Recently, I answered some questions given to me about my new book, Addicted to Busy. Let me know your thoughts in the comments section below.
1) I think most people who are too busy realize this, but wonder if there is a way out of it, given the crushing demands of life. What do you say to them?
I certainly understand that most people have a tremendous amount of stress because of seemingly unending responsibilities. The truth is, though, we all have wasted space in our lives. At some point, we have to stop and evaluate what is really important and make hard choices to stop things that are simply not fruitful. Even the healthiest, holiest people have some rhythms that don’t serve them well.
Maybe you need to be needed and chronically sign up for more than what your soul’s capacity will allow. Maybe you consistently neglect to carve out time to spend with God each day, or you “come down” from a work week in a less-than-stellar way. Think about your own life-your own daily ebbs and flows. What rhythms aren’t serving you well? Which could stand to be adjusted or altogether removed? On a sheet of paper or in your journal, jot down the unhealthy rhythms that come to mind.
Next, beside each rhythm you’ve noted, record the toll each one is taking on your life. For example, if you don’t spend daily time reading the Scriptures or praying, you may feel your days lack purpose or that a pervasive spirit of anxiety hovers over you like a cloud. Or, if you tend to relax after a long work week by drinking too much or neglecting quality time with your family, you may feel disconnected from those you love most. If you struggle to count the cost for each unhealthy rhythm you jotted down, try asking the question, “What would be working better in my life if I could shift this rhythm from unhealthy to healthy?” The answer to that question just might reveal to you what it is you presently lack.
2) I wonder if the two are related, in some way. Does the lack of self-care for pastors, the inability to create margin, create fertile soil for sin?
Every problem I see in every person I know ultimately is a problem of moving too fast for too long in too many aspects of life. And I see a lot of problems.
Sex and money problems in marriage come back to the issue of speed. (How eager for intimacy are you, when you’re exhausted at the end of yet another grueling work day?) Negligence in business practices comes back to the issue of speed.
Friendships that aren’t quite clicking can usually point to the culprit of speed.
Speed is the single greatest threat to a healthy life, and it is also our greatest defense. We think if we can keep going, keep moving, keep plowing ahead, our conscience won’t have time to catch us because—ha, ha!—we’ll already be long gone.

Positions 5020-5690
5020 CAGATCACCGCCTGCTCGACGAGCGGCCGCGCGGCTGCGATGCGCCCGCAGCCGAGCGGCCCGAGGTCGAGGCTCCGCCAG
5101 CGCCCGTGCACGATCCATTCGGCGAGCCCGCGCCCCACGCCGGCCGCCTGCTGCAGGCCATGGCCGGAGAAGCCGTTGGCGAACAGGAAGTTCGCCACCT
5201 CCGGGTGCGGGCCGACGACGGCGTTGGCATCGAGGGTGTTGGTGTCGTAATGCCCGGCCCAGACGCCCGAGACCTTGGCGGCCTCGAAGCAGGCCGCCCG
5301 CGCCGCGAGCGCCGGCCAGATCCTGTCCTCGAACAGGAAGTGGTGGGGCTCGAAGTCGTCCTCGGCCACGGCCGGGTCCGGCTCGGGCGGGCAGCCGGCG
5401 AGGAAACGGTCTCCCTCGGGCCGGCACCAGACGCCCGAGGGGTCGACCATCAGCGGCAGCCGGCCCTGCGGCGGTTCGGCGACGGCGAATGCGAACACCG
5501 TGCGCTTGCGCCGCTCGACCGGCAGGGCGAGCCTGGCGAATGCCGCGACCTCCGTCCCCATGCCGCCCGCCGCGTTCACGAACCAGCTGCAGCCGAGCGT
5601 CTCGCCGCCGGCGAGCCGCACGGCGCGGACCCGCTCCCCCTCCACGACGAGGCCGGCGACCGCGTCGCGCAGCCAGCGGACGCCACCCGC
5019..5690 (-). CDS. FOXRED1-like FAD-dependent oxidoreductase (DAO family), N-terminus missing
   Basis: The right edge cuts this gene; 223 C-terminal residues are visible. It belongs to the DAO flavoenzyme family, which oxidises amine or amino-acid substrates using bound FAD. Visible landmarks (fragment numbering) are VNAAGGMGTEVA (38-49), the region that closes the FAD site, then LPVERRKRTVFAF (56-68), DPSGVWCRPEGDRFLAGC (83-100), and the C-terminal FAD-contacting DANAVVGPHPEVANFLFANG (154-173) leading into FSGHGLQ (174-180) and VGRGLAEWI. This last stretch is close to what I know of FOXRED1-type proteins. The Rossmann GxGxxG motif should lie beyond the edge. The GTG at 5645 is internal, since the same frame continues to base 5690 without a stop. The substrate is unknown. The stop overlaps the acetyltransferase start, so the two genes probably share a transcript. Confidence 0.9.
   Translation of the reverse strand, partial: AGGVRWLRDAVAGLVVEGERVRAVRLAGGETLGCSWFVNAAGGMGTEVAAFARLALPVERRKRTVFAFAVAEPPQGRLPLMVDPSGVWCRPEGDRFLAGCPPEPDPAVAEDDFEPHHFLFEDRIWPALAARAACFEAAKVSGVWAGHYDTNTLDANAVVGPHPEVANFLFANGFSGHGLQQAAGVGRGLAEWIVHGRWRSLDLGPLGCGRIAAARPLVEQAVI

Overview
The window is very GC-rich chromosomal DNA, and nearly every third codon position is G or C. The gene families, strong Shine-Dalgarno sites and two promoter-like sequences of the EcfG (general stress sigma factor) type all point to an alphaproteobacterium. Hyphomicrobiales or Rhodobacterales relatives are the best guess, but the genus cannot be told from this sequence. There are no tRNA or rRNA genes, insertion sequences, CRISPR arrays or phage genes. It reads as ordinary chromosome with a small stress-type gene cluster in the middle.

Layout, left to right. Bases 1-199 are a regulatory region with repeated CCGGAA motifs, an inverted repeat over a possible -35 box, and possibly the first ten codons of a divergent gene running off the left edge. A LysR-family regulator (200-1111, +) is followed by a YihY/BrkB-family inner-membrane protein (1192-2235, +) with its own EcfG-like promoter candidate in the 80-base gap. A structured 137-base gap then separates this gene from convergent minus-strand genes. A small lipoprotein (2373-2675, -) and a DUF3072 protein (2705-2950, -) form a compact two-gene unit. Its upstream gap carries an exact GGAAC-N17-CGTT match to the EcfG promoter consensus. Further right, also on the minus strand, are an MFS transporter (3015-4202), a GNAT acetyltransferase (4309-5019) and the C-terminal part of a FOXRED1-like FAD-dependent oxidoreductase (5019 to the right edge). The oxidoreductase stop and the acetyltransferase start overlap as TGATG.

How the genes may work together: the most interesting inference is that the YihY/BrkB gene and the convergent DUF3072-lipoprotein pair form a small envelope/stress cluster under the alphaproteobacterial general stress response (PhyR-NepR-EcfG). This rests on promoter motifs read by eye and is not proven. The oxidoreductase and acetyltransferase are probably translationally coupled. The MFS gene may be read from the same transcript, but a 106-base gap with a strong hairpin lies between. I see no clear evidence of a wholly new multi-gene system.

And the reality is, this approach actually works. But only for a time. We must be able to live in an easy rhythm between give and take. If we cannot learn to live and breathe in this rhythm, we will place ourselves in grave danger. Maybe even the literal grave.
3) Some pastors might read this interview and think, “That’s great. A mega-church pastor has resources to create margin, what about the busy, small-church pastor or bi-vocational pastor?” Does your book scale to them?
I am the pastor of a megachurch, but I have also served as the pastor of a 100-year church of 50 people in a small West Texas farming town. I was just as busy in Hereford, TX as I am now, seriously. Recently, a long time friend, who pastors a small congregation said to me, “I cannot imagine how busy you are!” I told him he was just as busy as me.
In my small church, I was the staff. I did all the weddings, all the funerals, all the hospital visits, went to all the committee meetings and preached most of the sermons. If there was ever a group of people who need to read my book, it is the pastors in rural and urban America.
4) Sometimes the problem with busyness isn’t so much an unwillingness on the part of a pastor or church leader but the people he serves who won’t allow him to find rest and peace. What do you recommend to this kind of leader?
Rest has to be a part of the culture of any healthy congregation. As I am writing this, I just completed a 3-month sabbatical that my elders gave me and my family after seven years of service to the church. Every full-time employee at New Life gets a sabbatical of varying lengths, depending on their scope of responsibility, every seven years. There were some elders who have never been a pastor who were hesitant to endorse this idea in the beginning, because they felt the church was already generous with vacation time to its employees. Sabbaticals are different than vacations. I believe vacations are for fun, retreats are for reflection, Sabbath days are for rest, but sabbaticals are for renewal.
Today, our elders have seen the fruit of giving this added time to our team. We have high morale at New Life, very little turnover, and a high level of healthy innovation and creativity. I would suggest pastors get a copy of Addicted to Busy for every member of their boards and let this book start some healthy dialogue about the culture of rhythm and rest at their church. We believe each of our staff should have the resources and training to fulfill their job descriptions in less than 50 hours per week and not be away from home and their families more than three nights a week, on average. This is a healthy rhythm that starts from the senior pastor and is affirmed by the church leadership.
If the current leadership does not understand or is not supportive, I can predict what is next—frustration, burnout, and ultimately a new pastor and staff every 3-5 years. Vocational ministry is unique in its demands because we are on the spiritual front lines for the souls of people. That is gloriously difficult work that requires seasons of rest.